Ana Peniche was a mentee in the 2017 cohort of the Collaborative Mentorship Program launched by Hispanotech. She talks about her experience in the program, how it helped her find success in her career, and why mentoring is useful for newcomers to Canada.

I grew up in Mexico City, where I spent 5 years in Law School training to be a trademark lawyer, while at the same time working part-time as a law clerk. Right after completing law school, my then fiancé, now husband, was offered to be transferred to Canada by his company. They had a sister company in Burlington and needed an engineer with his skills. I was supportive and on board right from the start. I thought I would come to Canada and pick my law career right from where I left in Mexico. I was wrong, young and naïve! That was 8 years ago.

Upon arriving in Canada, I contacted every single law firm I could find in the yellow pages, requesting an interview. Some replied thanking me for my interest, but most didn’t respond back to me. After months of unfruitful job hunting in the law field, I knew I had to change my strategy. I thought about the skills I had that could be marketable. I started looking for jobs that needed Spanish speaking individuals and finally landed a job as a business administrator in a multinational IT company.

It was a good job, and I was happy there for six years. After a while though, I wanted to go back into the law field, or something related to it, and so I enrolled in a Master’s program in International Business Law. Once I finished, I realized I had no idea of what I wanted to do or how or where I could fit in the job market. I had a law background From Mexico, administration experience in Canada, and a Master’s Degree in Business Law, but I was not qualified to practice as a lawyer. The question then became – how can I tie all this together?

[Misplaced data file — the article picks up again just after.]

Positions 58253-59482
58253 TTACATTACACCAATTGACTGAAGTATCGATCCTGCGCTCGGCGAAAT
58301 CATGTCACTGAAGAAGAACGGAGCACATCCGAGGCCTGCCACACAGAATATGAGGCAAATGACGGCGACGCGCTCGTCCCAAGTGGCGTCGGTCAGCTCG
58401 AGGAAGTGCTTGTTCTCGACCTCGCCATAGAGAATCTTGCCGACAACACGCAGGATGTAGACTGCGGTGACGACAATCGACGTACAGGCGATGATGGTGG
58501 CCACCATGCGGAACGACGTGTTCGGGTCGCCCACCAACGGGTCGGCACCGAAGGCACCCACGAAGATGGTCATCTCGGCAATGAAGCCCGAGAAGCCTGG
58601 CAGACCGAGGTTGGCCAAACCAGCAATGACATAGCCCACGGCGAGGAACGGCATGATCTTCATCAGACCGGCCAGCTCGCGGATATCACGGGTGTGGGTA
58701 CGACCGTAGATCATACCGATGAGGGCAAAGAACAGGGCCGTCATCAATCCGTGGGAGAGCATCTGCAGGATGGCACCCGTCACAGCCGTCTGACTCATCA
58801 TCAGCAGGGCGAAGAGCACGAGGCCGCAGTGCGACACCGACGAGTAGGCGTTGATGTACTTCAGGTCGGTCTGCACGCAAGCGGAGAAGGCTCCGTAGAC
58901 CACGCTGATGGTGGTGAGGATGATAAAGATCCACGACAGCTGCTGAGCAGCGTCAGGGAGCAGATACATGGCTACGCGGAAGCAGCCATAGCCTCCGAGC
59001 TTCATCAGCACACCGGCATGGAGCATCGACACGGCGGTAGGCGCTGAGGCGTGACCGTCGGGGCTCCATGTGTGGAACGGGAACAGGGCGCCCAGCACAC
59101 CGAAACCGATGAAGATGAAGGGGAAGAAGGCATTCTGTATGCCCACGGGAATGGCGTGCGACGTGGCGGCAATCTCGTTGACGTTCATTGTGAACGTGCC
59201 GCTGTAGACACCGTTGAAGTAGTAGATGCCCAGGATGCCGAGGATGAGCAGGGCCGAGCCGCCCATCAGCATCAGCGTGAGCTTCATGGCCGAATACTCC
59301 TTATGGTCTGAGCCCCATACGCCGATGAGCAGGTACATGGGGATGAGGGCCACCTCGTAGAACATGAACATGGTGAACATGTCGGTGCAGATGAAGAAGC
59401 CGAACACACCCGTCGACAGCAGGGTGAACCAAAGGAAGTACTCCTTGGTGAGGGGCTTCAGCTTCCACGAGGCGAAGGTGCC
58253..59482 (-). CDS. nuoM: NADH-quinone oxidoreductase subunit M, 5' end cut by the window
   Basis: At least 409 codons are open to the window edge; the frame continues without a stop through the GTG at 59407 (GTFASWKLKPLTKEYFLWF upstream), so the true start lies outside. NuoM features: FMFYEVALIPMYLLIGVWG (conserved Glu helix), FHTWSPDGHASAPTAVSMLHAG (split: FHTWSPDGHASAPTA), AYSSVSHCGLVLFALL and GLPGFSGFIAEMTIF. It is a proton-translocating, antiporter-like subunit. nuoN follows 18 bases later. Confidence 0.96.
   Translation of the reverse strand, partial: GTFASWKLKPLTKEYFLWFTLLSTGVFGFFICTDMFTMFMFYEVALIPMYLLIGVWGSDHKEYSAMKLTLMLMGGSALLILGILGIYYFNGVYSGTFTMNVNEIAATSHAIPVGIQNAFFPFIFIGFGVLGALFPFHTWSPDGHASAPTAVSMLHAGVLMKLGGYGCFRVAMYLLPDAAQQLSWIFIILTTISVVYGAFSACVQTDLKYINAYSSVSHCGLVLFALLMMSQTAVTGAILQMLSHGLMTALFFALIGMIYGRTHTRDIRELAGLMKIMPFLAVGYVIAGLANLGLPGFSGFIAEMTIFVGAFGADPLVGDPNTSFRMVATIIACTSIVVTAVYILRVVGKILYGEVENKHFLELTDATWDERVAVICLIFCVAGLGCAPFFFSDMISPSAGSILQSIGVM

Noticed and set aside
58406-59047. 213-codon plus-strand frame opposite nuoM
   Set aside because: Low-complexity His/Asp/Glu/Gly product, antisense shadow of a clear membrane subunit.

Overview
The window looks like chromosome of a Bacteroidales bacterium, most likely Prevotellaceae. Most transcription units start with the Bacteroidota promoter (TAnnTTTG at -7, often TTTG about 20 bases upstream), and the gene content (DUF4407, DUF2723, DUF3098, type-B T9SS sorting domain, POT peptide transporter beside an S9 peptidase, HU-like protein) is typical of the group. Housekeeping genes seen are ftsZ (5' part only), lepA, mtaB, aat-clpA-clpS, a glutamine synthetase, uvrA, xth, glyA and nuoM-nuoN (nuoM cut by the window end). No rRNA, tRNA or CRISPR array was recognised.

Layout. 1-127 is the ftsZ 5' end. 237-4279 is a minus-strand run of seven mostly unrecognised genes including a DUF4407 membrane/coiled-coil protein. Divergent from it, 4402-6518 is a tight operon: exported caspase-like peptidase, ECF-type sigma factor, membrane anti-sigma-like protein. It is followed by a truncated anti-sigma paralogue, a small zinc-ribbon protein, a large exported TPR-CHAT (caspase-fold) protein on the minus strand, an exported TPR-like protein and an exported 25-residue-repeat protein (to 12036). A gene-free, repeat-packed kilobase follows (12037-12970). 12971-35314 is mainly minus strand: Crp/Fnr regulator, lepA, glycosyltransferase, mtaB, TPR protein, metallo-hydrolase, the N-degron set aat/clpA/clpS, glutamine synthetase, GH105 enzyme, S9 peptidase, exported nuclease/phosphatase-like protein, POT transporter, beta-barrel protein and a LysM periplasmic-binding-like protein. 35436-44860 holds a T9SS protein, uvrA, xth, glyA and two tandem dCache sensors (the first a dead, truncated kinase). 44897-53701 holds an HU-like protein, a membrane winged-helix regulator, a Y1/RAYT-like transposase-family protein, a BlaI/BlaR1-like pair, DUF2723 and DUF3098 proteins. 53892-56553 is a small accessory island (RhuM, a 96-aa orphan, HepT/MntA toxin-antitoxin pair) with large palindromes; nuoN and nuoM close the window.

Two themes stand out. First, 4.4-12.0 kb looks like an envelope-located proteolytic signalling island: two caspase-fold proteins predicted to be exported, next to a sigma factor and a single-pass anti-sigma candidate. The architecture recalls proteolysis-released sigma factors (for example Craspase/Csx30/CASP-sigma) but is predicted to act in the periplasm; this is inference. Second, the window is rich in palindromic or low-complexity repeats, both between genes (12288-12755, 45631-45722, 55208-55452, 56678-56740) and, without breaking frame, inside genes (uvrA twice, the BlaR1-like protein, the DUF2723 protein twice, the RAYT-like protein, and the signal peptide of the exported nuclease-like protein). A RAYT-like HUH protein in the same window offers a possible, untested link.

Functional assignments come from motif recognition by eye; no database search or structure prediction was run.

That is when I heard about the mentorship program at Hispanotech and decided to give it a try. I had never had a mentor nor been in a mentoring program before, so I wasn’t sure what to expect. I was matched with an amazing Data Governance professional who helped me clean up my resume, practice for interviews and tie all my academic and professional experience. We dived deep into what my strengths and weaknesses were, and explored opportunities in the job market that not only could be appealing to me but also where I could be considered a skilled candidate. That’s when we narrowed the search to Compliance.

By the end of the program, I was sure of what I wanted and confident that I had all the tools to be successful. After completing the things started falling into place. I applied to one position, went to a panel interview and got the job right away. Today, I am a Senior Manager for the Conduct Risk Office in the compliance department of a Canadian-based multinational bank.

Hispanotech was valuable in connecting me with an amazing mentor that I am today proud to call my friend. I was given invaluable guidance that played a key role in advancing my career. In my opinion, immigrant professionals should definitely consider joining a professional association, like Hispanotech, to build their network and find important resources for their career. They should also consider mentoring as it’s a great way to get advice from an experienced professional in Canada, who can guide them along their path.

To find out more about Hispanotech’s mentoring program, read Gabriel Sorozabal’s story here – http://triec.ca/expanding-professional-networks-creating-new-friendships-and-building-a-stronger-community/

Click on this link to find a PINs association for you – http://triec.ca/pins/directory